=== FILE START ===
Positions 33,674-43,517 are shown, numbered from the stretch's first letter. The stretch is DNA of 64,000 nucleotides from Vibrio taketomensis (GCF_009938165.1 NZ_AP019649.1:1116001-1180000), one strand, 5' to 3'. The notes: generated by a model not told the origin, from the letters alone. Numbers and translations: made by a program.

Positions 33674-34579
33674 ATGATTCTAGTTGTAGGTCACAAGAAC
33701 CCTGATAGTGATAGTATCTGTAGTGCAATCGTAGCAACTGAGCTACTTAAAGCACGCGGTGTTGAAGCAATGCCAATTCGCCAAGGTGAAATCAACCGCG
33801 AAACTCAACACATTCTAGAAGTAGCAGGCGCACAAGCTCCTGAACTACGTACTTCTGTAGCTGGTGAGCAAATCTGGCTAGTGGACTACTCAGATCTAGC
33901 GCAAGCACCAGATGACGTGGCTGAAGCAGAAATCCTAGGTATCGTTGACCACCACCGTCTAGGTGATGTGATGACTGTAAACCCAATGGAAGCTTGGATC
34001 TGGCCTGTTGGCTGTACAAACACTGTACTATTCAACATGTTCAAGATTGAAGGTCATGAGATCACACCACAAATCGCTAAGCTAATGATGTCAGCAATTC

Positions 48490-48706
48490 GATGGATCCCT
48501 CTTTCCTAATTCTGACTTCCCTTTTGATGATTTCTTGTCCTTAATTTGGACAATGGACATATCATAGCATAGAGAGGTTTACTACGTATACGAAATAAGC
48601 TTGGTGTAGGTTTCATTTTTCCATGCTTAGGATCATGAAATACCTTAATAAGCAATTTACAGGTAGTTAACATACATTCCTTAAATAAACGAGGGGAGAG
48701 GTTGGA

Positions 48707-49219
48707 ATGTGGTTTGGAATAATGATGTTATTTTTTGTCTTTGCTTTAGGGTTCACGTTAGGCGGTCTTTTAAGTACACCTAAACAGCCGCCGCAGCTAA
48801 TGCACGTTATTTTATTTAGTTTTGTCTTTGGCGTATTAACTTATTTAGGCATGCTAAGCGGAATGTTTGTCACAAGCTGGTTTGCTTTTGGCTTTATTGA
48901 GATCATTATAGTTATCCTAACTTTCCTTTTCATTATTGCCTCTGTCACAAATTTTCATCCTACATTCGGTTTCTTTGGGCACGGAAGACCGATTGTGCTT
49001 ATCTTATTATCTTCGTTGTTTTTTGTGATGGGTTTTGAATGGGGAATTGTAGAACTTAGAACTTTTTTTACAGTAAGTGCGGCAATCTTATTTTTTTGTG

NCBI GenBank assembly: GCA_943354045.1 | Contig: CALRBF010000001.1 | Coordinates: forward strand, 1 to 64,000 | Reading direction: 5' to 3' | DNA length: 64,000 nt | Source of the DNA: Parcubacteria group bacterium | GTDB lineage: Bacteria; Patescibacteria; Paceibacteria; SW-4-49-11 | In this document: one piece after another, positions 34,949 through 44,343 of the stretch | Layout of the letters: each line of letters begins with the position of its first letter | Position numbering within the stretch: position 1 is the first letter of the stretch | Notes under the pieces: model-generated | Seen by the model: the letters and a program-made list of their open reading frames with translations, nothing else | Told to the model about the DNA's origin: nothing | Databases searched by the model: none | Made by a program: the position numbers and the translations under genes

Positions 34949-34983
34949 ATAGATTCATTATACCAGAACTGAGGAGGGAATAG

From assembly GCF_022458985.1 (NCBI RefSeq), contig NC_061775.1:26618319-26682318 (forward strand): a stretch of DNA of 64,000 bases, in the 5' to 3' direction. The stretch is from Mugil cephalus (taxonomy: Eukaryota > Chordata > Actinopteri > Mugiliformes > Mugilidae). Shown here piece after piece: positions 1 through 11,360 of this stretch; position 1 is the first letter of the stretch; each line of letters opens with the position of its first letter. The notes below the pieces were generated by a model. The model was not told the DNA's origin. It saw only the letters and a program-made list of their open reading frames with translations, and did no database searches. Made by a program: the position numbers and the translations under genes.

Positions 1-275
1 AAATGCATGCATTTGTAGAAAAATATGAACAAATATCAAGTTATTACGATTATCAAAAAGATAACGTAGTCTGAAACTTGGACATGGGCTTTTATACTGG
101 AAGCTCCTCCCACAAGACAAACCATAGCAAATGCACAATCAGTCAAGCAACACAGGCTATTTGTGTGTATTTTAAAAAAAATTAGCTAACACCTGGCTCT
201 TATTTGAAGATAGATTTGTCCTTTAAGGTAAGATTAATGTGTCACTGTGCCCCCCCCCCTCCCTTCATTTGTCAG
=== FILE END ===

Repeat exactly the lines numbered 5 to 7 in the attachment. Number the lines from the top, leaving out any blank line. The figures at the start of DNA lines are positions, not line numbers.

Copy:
33801 AAACTCAACACATTCTAGAAGTAGCAGGCGCACAAGCTCCTGAACTACGTACTTCTGTAGCTGGTGAGCAAATCTGGCTAGTGGACTACTCAGATCTAGC
33901 GCAAGCACCAGATGACGTGGCTGAAGCAGAAATCCTAGGTATCGTTGACCACCACCGTCTAGGTGATGTGATGACTGTAAACCCAATGGAAGCTTGGATC
34001 TGGCCTGTTGGCTGTACAAACACTGTACTATTCAACATGTTCAAGATTGAAGGTCATGAGATCACACCACAAATCGCTAAGCTAATGATGTCAGCAATTC